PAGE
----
Why "Jesus Christ Superstar" Matters in Rock History

by Roger Wink, VVN Music

Tonight (April 1), NBC presents a live concert edition of the Andrew Lloyd Webber & Tim Rice rock opera "Jesus Christ Superstar" with John Legend, Sara Bareilles and, as King Herod, Alice Cooper.

The musical has been done in hundreds of different editions since it's debut in 1970 as a concept album with Deep Purple's Ian Gillan singing the role of Jesus.  It was a hit on Broadway and London's West End, released as a film directed by Norman Jewison (In the Heat of the Night, Fiddler on the Roof) and in thousands of high schools and, even, churches around the world.

While a few of the lyrics are now dated ("What's the Buzz, Tell me what's a-happenin'") Webber and Rice wrote their first major hit 47 years ago in a form that had, to that date, not really been heard in rock music.

Of course, there had been concept albums and "rock operas" that came before, most notably the Pretty Things' S.F. Sorrow and the Who's Tommy, but they did not contain some of the main elements of traditional opera.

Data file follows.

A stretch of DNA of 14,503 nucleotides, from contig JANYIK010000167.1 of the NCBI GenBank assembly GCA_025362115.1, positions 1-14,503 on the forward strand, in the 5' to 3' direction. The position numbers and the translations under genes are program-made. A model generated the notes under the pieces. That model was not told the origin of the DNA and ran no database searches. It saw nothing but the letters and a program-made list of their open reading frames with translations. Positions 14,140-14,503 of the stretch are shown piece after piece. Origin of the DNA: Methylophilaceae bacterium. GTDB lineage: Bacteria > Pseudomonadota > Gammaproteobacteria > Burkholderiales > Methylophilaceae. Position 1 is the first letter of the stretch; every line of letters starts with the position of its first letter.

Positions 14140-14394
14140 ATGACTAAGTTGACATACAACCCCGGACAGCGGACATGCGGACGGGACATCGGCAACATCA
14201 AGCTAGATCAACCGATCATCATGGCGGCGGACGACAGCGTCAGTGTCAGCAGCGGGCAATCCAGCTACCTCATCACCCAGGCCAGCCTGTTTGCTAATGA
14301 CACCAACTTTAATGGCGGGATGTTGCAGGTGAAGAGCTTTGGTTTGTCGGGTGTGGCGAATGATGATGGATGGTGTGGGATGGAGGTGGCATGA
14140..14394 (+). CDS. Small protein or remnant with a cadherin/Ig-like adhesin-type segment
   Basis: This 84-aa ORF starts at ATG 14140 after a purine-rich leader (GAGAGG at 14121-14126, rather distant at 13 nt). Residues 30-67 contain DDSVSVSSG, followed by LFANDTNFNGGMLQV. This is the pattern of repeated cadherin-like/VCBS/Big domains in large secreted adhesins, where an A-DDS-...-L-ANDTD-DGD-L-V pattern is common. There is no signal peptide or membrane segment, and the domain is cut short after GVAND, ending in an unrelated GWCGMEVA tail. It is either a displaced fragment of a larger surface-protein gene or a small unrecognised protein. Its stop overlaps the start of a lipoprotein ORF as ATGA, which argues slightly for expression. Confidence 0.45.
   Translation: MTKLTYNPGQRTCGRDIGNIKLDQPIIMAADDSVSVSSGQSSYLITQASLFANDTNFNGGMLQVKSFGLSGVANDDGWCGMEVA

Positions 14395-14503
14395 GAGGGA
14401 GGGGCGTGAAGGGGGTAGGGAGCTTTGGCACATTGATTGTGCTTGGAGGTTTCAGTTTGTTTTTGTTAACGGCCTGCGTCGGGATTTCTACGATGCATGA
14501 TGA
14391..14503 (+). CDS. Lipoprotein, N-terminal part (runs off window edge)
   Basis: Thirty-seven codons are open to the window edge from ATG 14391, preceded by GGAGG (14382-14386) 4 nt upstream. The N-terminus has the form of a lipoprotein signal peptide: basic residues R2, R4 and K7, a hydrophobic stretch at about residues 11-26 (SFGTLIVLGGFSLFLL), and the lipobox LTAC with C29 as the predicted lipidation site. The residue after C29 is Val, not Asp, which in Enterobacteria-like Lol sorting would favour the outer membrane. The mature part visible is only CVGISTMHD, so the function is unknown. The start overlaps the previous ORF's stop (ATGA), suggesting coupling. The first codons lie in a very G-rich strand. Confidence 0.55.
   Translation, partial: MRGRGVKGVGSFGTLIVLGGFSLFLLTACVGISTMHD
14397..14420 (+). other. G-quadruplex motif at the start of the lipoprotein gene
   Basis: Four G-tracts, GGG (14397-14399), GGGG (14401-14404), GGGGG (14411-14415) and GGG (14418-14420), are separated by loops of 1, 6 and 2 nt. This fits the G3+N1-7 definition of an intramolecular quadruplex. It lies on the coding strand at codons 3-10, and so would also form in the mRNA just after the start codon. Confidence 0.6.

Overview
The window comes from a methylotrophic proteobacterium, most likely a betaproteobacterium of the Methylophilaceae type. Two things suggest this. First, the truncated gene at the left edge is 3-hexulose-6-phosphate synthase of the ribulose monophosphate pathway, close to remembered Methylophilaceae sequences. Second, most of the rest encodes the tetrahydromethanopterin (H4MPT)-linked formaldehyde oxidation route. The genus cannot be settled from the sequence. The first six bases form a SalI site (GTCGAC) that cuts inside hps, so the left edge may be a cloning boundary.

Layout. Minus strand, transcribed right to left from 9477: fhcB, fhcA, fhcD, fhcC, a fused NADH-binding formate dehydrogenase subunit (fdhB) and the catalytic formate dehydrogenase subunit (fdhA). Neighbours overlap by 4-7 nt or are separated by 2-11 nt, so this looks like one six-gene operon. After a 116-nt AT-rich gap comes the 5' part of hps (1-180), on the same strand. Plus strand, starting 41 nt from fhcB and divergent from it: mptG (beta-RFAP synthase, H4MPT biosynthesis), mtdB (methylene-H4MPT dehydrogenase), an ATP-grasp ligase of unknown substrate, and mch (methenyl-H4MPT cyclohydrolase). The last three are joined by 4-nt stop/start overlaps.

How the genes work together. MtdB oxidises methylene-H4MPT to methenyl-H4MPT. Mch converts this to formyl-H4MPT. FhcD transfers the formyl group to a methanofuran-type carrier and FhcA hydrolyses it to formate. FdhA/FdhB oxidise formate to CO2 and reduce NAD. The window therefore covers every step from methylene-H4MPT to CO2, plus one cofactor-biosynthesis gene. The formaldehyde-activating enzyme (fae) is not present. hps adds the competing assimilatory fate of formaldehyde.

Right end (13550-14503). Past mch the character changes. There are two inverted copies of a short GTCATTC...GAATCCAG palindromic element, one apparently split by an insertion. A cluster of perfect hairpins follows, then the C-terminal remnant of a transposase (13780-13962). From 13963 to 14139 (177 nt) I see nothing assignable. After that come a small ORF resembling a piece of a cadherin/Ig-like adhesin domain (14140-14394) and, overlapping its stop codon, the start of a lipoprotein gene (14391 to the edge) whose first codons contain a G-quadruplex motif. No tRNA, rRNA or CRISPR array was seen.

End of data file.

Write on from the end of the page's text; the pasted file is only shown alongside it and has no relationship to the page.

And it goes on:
Most important, those "operas" contained little to no interaction between characters in sung dialog. Different tracks were sung from different people's points of view but they were used to advance the piece in a more story telling way than actual dramatic interaction.

In Jesus Christ Superstar, Webber and Rice often have numerous characters talking in a much more theatrical way on tracks like "Strange Things Mystifying", "Hosanna" and "Pilate and Christ". On only a few occasions is a song performed by only one character and, usually, it is still an inner dialog that advances the story ("Pilate's Dream", "Gethsemane").

Webber and Rice also managed to intertwine numerous pieces of music throughout the opera that gave the piece, as a whole, a more cohesive sound as a single work rather than a series of songs.  The guitar part that opens "Heaven on Their Minds" at the beginning of the opera returns during the 39 Lashes sequence of "Trial Before Pilot" as do other short musical sequences.

In the end, Jesus Christ Superstar, not S.F. Sorrow or Tommy, is more likely the owner of the title of "first rock opera" if you consider it's form and execution as a piece of theater and not a series of tracks.

Here is John Legend singing one of the highlights of the show, "Gethsemane":


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